Dozens Of People Killed As Airstrike Hits Hotel Near Yemen's Capital

Aug 23, 2017
Originally published on August 23, 2017 10:59 am

An airstrike apparently targeting Houthi rebels hit a hotel north of Yemen's capital, Sanaa, killing dozens of people.

Al-Masirah TV, a network run by the rebels who control the capital, said more than 40 people were killed in the strike in Arhab. But The Associated Press, citing Yemeni officials and witnesses, put the number of fatalities at about 60.

The AP writes:

"Witnesses say the two-floor hotel in Qaa al-Qaidhi neighborhood was completely toppled and bodies are still being retrieved from under the rubble. They also say another airstrike hit a checkpoint manned by the Houthis, a few [miles] from the hotel."

More than a dozen people were also wounded in the attack, according to Al-Jazeera.

The TV network placed blame for the attack on a Saudi-led coalition supporting the internationally recognized government of exiled President Abed Rabbo Mansour Hadi.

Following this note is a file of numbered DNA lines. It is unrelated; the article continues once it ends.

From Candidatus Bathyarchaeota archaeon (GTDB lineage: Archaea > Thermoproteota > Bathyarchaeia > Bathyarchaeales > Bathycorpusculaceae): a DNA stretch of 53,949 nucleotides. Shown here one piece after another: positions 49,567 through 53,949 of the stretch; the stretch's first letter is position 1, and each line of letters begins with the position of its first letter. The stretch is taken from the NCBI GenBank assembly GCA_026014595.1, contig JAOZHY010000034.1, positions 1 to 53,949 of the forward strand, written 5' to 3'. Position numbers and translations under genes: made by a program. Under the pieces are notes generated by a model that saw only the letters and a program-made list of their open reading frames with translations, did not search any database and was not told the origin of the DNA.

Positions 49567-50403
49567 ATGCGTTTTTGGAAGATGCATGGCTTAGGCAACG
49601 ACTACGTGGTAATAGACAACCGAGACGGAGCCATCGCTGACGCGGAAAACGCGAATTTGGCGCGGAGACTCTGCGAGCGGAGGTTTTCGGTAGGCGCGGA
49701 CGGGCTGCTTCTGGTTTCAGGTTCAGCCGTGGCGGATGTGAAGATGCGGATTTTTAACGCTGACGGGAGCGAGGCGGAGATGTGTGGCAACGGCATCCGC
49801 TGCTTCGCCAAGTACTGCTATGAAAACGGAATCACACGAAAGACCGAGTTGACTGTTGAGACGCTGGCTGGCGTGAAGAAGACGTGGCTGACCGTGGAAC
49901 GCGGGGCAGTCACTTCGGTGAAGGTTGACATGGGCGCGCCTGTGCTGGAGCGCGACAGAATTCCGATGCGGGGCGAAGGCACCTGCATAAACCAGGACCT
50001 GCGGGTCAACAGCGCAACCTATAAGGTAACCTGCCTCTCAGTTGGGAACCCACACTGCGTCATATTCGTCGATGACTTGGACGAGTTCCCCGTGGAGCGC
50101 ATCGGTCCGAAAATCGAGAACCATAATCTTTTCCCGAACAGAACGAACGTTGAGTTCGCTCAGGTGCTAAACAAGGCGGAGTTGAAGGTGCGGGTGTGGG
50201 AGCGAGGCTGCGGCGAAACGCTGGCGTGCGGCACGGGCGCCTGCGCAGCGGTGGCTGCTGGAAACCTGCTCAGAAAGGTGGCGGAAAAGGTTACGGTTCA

Reuters reported that "a spokesman for the Saudi-led coalition, which is fighting the Iranian-allied Houthis in Yemen, said the alliance was collecting information on the incident, without elaborating."

Hakim Almasmari, a journalist for the Yemen Post, tells Al-Jazeera that the strike was one of more than two dozen carried out in and around Saana overnight.

Yemen's civil war began in 2015 and has claimed more than 10,000 lives, according to the United Nations.

As The Two-Way has reported:

"The Shiite Houthi rebels are backed by Iran and fighting alongside military units loyal to Yemen's former president Ali Abdullah Saleh. They took control of Yemen's capital, Sanaa, in late 2015 and seized large swaths of territory.

"The war escalated in March 2015 when a Saudi-led coalition began an air campaign aimed at pushing the rebels back into their northern stronghold. This coalition supports Yemen's internationally-recognized, exiled leader Abed Rabbo Mansour Hadi."

Yemen has seen more than 5,000 airstrikes in the first six months of 2017, according to the Global Protection Cluster, which is led by the U.N. High Commissioner for Refugees.

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